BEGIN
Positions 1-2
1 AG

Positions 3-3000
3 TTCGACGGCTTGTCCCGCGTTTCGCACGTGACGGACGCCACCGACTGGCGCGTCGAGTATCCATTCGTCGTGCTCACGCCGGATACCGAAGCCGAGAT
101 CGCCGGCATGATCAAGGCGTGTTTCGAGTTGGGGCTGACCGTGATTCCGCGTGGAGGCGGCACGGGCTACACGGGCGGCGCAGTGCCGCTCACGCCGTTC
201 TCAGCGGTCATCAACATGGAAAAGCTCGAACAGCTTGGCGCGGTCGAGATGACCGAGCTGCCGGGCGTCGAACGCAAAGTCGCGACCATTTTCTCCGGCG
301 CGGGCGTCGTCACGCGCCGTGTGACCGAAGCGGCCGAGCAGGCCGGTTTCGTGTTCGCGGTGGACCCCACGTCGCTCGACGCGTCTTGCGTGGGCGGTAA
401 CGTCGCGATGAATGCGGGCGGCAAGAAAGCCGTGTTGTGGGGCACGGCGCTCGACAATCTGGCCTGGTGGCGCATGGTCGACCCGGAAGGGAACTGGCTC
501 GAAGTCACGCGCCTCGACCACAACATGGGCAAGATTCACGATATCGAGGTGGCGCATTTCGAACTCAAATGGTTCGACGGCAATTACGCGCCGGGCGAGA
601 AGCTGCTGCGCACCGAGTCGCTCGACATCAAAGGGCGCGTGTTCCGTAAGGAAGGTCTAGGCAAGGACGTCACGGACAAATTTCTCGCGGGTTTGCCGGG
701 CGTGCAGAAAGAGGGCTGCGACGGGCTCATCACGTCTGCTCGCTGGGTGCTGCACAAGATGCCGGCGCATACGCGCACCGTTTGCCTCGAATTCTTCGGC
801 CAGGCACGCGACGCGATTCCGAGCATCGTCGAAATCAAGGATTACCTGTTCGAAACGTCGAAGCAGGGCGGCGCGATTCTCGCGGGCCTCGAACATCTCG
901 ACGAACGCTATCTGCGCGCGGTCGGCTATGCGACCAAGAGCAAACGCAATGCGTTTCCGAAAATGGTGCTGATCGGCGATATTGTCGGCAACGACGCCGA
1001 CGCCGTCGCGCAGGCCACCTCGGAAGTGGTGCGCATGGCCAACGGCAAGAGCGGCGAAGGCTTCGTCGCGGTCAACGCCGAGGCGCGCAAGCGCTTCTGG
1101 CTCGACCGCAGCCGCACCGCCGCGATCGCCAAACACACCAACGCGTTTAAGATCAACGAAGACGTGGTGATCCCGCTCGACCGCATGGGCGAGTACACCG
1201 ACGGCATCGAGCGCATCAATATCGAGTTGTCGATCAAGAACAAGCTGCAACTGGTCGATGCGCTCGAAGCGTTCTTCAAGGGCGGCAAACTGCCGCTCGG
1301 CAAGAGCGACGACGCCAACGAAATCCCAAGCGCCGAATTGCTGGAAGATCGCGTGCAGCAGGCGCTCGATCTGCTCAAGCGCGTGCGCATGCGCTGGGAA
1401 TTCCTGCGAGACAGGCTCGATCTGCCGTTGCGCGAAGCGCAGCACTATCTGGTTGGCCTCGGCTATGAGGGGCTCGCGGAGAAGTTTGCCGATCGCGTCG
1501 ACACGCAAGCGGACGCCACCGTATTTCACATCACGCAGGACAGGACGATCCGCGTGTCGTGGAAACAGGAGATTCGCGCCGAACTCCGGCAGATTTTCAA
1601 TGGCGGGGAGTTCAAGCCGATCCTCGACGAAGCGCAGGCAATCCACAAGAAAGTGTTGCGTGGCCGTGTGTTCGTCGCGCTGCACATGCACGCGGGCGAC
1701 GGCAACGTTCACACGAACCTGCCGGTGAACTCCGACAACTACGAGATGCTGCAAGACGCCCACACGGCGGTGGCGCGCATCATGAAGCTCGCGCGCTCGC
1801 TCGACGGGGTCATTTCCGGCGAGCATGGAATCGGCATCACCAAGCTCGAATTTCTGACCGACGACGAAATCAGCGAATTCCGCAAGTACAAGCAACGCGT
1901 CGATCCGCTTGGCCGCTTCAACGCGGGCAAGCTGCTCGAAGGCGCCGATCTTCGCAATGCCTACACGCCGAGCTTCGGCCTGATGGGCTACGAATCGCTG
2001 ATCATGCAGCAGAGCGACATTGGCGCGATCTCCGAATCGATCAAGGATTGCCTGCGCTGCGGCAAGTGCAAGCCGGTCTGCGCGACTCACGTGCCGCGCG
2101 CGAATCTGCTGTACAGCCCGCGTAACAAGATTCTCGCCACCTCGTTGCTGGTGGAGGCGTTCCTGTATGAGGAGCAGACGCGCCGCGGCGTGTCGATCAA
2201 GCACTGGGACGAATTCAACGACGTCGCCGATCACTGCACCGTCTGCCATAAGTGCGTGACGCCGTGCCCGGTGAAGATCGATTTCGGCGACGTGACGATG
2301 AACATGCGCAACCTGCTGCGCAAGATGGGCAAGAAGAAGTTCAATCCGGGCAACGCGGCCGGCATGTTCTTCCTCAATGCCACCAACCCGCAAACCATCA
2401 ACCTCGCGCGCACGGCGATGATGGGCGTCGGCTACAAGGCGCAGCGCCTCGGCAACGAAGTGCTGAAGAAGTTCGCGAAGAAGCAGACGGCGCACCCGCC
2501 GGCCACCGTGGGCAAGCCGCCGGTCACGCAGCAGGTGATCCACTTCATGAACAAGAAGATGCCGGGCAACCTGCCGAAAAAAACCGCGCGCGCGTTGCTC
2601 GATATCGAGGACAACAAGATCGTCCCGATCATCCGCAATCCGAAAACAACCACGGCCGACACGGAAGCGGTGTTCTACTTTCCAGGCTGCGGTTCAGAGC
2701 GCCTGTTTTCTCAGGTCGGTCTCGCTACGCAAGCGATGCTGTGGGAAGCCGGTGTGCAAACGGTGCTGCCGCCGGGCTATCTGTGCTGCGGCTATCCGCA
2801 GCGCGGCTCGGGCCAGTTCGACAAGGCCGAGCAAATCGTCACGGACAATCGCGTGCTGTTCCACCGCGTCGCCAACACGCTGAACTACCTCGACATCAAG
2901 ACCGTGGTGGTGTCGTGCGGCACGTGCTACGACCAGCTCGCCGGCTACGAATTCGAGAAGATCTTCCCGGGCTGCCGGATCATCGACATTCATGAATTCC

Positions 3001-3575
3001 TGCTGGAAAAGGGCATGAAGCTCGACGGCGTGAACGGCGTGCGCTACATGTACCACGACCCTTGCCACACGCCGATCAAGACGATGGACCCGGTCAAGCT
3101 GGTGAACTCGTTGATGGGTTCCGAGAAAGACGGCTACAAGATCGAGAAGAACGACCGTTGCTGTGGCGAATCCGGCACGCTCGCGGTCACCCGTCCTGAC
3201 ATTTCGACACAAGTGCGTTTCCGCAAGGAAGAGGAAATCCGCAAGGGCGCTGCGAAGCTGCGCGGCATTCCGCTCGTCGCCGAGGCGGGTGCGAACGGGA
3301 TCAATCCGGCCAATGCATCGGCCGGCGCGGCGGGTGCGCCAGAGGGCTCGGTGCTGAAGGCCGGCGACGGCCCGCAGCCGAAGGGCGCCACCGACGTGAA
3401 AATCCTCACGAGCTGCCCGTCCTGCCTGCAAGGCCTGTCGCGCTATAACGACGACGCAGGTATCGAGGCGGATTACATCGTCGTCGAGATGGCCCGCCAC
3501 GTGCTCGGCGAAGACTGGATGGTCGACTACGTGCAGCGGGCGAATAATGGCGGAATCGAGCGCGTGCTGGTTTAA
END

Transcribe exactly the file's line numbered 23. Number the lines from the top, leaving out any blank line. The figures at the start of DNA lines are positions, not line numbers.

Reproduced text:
1901 CGATCCGCTTGGCCGCTTCAACGCGGGCAAGCTGCTCGAAGGCGCCGATCTTCGCAATGCCTACACGCCGAGCTTCGGCCTGATGGGCTACGAATCGCTG